Received: by alpheratz.cpm.aca.mmu.ac.uk id QAA11907 (8.6.9/5.3[ref firstname.lastname@example.org] for cpm.aca.mmu.ac.uk from email@example.com); Wed, 26 Sep 2001 16:41:51 +0100 Date: Wed, 26 Sep 2001 16:32:16 +0100 To: firstname.lastname@example.org Subject: Re: Getting to sleep Message-ID: <20010926163216.A786@ii01.org> References: <2D1C159B783DD211808A006008062D3102A6D037@inchna.stir.ac.uk> Content-Type: text/plain; charset=us-ascii Content-Disposition: inline User-Agent: Mutt/1.3.15i In-Reply-To: <2D1C159B783DD211808A006008062D3102A6D037@inchna.stir.ac.uk>; from email@example.com on Wed, Sep 26, 2001 at 01:43:13PM +0100 From: Robin Faichney <firstname.lastname@example.org> Sender: email@example.com Precedence: bulk Reply-To: firstname.lastname@example.org
On Wed, Sep 26, 2001 at 01:43:13PM +0100, Vincent Campbell wrote:
> Hi Bruce,
> As an regular insomniac I sympathise here.
> I don't really know much about the physiology of this, but I had the vague
> idea that the warm drink, especially warm milk, released some kind of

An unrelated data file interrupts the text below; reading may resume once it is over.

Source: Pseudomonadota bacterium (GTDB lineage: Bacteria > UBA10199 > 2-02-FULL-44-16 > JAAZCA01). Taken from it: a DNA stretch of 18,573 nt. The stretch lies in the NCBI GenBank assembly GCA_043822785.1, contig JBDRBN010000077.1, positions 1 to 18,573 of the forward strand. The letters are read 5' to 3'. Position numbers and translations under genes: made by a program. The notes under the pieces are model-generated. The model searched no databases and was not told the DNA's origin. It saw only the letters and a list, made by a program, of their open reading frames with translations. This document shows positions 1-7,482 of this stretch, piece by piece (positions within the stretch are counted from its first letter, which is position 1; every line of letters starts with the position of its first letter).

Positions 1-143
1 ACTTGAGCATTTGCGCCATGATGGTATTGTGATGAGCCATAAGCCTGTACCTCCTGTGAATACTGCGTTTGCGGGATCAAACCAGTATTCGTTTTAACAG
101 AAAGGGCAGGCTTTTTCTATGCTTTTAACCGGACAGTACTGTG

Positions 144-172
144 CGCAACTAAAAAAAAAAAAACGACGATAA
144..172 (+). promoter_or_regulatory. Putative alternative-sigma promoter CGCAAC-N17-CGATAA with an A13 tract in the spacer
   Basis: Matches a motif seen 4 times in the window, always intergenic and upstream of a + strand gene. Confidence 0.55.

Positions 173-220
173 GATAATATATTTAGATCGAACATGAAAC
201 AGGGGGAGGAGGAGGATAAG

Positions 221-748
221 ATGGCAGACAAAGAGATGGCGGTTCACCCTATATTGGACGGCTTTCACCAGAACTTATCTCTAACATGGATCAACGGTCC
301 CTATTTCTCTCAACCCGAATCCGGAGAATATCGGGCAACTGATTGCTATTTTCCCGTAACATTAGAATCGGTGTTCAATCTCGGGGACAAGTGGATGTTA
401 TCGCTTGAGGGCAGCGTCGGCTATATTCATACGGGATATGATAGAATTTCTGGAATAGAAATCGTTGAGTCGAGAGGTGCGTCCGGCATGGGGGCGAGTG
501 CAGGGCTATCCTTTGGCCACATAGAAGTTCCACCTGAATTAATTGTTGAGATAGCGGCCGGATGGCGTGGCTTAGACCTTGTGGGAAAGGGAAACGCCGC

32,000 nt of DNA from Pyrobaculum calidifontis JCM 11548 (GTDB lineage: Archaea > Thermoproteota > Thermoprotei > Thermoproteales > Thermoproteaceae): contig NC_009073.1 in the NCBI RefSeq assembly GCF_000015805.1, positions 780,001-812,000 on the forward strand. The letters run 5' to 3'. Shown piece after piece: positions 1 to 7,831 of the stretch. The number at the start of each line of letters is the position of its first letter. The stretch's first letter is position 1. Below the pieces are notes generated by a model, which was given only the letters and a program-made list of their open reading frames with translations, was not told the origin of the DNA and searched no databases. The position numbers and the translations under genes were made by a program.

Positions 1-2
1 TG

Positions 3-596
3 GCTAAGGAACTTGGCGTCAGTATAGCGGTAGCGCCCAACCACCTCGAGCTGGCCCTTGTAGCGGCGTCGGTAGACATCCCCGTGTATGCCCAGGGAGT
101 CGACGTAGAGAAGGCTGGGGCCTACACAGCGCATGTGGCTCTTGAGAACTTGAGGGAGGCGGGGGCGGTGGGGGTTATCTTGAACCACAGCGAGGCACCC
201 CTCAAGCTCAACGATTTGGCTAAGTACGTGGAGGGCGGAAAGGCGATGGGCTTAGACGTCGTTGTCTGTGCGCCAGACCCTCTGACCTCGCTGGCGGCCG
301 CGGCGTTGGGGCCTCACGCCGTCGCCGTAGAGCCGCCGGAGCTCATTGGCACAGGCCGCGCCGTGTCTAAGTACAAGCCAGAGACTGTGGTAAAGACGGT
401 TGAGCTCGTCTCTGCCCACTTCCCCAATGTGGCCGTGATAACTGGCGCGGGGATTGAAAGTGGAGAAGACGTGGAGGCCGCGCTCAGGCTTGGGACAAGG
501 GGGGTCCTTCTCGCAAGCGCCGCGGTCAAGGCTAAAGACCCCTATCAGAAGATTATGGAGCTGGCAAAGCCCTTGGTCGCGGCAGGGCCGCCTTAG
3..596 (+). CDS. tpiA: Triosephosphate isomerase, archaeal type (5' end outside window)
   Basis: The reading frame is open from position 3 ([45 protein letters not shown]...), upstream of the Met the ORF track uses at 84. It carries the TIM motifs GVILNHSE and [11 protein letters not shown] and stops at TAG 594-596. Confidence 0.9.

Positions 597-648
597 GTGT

> chemicals that help induce sleep. Perhaps it impacts on melatonin
I think the link is blood sugar->serotonin. Interestingly, alcohol,
caffeine and ecstacy also boost serotonin (the last in a very big way),
but unlike them sugar actually provides the precursors so you don't
get a consequent crash, and they do other things too. As a recovering
depressive and SSRI ex-user, I find serotonin rather interesting,
but of course the other neurotransmitters are too.
> Engaging in some kind of task, like reading, can break the cycle, but like
> you say- why is this?
I'd have thought, as Bruce suggested, simple distraction from the
problematic thoughts, but maybe there's more to it...
BTW, Vincent, I'm something of an insomniac myself these days -- at last
something in common besides locality!?
 Selective Serotonin Reuptake Inhibitor -- effectively boosts
serotonin levels, most famous example: prozac.
-- "The distinction between mind and matter is in the mind, not in matter." Robin Faichney -- inside information -- http://www.ii01.org/
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